Brexit is likely to have a negative shortterm effect on growth, predominantly via reduced business sector confidence and possible delays in capex deployment. It’s possible a reduction in consumer spending may contribute too (more of which below). We expect that over the next four years GDP growth is likely to be 50-100bps lower than if the vote result had been to remain in the EU.
A notable number of sell-side forecasters have been forecasting GDP to either barely grow or contract in the short-term following Brexit. However, such forecasters tended to overwhelmingly be anti-Brexit in the months leading up to the referendum and most of such forecasts cannot be considered impartial. We have long been advised by independent forecaster, Oxford Economics, who forecast UK GDP growth to be negatively affected by Brexit in the short-term, but importantly, do not expect a recession as Figure 1. shows. The independent Capital Economics and Lombard Street Research have also published commentary and forecasts on the outlook for the UK economy that are notably more positive than many of the sellside views.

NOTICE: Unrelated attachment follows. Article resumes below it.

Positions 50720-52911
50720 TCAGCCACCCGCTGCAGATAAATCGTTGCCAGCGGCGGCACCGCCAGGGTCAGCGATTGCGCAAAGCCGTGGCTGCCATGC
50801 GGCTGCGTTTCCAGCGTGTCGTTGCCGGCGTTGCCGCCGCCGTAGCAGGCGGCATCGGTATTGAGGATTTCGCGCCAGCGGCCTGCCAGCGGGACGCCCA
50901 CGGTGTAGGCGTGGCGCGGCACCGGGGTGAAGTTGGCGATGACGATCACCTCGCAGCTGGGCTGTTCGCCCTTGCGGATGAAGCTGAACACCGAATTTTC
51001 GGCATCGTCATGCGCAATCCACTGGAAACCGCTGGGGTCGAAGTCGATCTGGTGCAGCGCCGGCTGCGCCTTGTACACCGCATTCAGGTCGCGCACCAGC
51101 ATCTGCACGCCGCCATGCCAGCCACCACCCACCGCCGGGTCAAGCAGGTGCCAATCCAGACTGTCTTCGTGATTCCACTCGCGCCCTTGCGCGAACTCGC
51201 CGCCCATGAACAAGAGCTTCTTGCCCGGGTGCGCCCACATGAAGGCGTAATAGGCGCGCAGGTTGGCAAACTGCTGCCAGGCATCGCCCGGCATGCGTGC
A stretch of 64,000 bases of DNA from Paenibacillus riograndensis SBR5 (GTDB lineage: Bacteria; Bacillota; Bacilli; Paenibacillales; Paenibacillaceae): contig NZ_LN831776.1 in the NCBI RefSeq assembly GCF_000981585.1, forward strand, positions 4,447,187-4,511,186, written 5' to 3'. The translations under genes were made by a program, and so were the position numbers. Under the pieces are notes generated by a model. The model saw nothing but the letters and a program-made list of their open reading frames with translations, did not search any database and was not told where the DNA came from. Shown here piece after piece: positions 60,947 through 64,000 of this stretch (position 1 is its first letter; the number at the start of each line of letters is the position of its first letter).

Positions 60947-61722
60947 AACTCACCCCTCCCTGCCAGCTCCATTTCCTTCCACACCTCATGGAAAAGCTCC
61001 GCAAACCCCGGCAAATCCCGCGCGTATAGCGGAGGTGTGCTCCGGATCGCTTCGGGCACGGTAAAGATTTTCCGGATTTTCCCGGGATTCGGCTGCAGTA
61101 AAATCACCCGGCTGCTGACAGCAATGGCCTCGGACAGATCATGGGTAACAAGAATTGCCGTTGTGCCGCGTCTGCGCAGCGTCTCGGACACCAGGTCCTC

Source : AEW Europe